The Mining List

Acknowledgement: the following material has been prepared by Her Honour Judge L Ashford of the District Court of New South Wales.

[5-0800] The residual jurisdiction of the District Court

The residual jurisdiction is that part of the original jurisdiction of the Compensation Court which the court retained after jurisdiction under the ordinary workers compensation legislation was transferred from the Compensation Court to the new Workers Compensation Commission on 1 April 2002. The Compensation Court kept this residual jurisdiction until the court’s abolition on 1 January 2004. At that time the residual jurisdiction of the Compensation Court transferred by statute to the District Court.

There are currently two Lists which hear matters falling under the residual jurisdiction of the District Court: the Coal Miner’s Compensation List (the Mining List), and the Special Statutory Compensation List: see [5-1000] and ff.

[5-0810] The Mining List

The District Court now determines all claims in respect of compensation claims for coal miners. They are treated as an exceptional case for compensation purposes and have thus retained substantial rights to workers compensation which were not retained by other workers. This includes the right to ‘redeem’ their entitlement to lump sum payments and also the benefit of an ability to have access to the “deemed” total incapacity provision available under the Workers’ Compensation Act 1926 (the 1926 Act).

The effect of Sch 6 Pt 18 of the Workers Compensation Act 1987 (the 1987 Act) is that ss 9, 11(1), 11(2), 12, 13 and 15 of the 1926 Act continue to apply to coal miners, that the rates in respect of weekly payments are to be calculated pursuant to the rates set out (as adjusted) under the 1987 Act and that the lump sum payments pursuant to ss 6667 are calculated under the 1987 Act unaffected by the Workers Compensation Amending Acts of 2001.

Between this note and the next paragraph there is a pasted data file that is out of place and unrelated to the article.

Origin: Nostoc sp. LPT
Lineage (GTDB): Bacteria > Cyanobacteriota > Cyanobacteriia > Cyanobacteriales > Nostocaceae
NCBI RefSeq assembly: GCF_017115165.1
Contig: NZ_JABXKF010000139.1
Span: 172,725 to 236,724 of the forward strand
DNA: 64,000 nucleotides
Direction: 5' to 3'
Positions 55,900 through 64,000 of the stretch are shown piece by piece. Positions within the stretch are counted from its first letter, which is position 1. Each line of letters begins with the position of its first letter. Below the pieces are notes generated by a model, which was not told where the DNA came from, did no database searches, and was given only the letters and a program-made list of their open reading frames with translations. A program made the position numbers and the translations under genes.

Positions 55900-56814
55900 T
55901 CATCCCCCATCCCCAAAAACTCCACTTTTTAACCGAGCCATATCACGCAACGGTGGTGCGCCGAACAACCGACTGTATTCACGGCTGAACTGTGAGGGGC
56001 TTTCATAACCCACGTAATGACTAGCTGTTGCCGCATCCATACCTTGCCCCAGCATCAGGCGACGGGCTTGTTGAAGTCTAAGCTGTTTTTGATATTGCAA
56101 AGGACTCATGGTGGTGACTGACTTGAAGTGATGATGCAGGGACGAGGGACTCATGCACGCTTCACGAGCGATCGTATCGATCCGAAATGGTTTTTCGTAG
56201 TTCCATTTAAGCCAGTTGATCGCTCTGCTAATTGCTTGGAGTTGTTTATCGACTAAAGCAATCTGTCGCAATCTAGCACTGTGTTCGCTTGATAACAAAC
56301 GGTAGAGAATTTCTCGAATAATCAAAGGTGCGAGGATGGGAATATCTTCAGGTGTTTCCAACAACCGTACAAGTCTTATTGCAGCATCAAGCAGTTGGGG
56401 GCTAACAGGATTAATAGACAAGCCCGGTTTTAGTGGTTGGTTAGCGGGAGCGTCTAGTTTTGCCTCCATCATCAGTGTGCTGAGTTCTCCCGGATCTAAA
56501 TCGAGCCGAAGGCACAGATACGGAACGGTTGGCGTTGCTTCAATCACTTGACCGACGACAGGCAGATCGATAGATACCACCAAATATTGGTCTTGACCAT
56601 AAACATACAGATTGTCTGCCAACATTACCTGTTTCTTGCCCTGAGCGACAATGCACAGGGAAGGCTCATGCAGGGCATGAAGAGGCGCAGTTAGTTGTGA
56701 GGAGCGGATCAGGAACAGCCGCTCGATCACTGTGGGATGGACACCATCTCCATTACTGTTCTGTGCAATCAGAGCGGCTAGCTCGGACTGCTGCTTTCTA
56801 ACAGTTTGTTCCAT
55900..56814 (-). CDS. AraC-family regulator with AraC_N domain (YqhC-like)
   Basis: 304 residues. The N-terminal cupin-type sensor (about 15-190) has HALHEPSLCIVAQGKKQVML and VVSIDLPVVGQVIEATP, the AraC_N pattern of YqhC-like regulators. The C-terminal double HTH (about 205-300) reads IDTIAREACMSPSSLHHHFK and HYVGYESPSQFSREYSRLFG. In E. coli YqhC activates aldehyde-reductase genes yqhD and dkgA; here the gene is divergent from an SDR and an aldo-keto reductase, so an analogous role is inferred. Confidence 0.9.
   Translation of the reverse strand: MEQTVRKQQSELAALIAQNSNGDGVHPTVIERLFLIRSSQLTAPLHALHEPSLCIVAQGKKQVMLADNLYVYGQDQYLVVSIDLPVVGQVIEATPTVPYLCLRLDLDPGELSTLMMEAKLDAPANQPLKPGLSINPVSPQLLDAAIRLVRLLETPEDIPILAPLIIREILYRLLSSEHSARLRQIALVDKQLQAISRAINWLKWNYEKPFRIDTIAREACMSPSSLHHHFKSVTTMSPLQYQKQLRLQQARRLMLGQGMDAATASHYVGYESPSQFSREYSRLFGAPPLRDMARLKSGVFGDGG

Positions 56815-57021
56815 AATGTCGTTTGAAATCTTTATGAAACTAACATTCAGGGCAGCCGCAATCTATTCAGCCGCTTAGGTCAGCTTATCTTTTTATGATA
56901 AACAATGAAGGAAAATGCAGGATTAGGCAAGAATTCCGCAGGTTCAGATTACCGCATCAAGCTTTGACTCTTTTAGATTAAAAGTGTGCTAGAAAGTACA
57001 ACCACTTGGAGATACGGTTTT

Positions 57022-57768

[5-0820] Commencement of Proceedings

Proceedings are commenced by statement of claim (UCPR Sch 11 Pt 2 cl 3; though particular proceedings are commenced by summons: Sch 11 Pt 2 cl 7) and can be filed in the Sydney or Newcastle registries of the District Court. At the present time two judges are allocated to hear matters in the mining list and normally sit in Newcastle at regular intervals to hear matters filed in the Newcastle registry. Those matters listed for hearing in Sydney are called over by the judge allocated to hear the matters in Sydney and dates for hearing fixed.

With respect to the Newcastle hearings, the particular judge allocated to a sittings in Newcastle controls the listing of claims for Newcastle in consultation with the conciliation officer and with the Newcastle registry.

As well, one of the mining judges is available on short notice to deal with any redemption application filed and this is normally done in Sydney, or in Newcastle at the time the judge is listed to sit in Newcastle.

[5-0830] Conciliation procedures

Sch 11 Pt 2 of the UCPR provides for conciliation of coal miner’s claims, the conciliator being an officer or employee of the District Court nominated by the Registrar to carry out such conciliation. All such claims shall be referred for conciliation no later than three months after the claim is filed: Sch 11 Pt 2 cl 25.

Conciliation conferences are held in Katoomba/Lithgow, Newcastle, Sydney and Wollongong during the year.

The primary purpose of the conciliation conference is to explore the possibility of settlement. However, even if settlement is unlikely, the conference provides an opportunity to seek concessions, narrow the issues and make application for directions to enhance readiness for hearing.

When a mining matter is filed in the Registry it is immediately referred to the conciliator. Matters are listed for conciliation by the conciliator in four lists, Wollongong, Western Mining, Newcastle and Sydney. Most of the matters are in the Newcastle list.

Matters are generally listed for conciliation four weeks prior to the conference in order to comply with s 90 of the Workplace Injury Management and Workers Compensation Act 1998, which requires conciliation to “cease 35 days after the District Court Conciliator notifies the parties that the dispute has been referred to conciliation” unless the parties consent to an extension of time for conciliation.

Matters are listed for conciliation in order of dated filed, with some variation to accommodate the practitioners. At the moment, most of the solicitors on the Coal Mines Insurance panel have Sydney based offices. Matters are grouped where possible so that practitioners are not travelling for single matters.

Newcastle Mining

Newcastle conciliations occur each month. There is a Registrar’s list in Newcastle each month to coincide with the conciliations. At the conclusion of conciliation, if the matter has not settled, it is determined whether the matter is ready for hearing. A date for hearing may be allocated from conciliation in consultation with the relevant mining list judge or the matter may be placed in the pending list. If necessary the conciliator can make orders to ensure the matter will be ready for hearing when listed.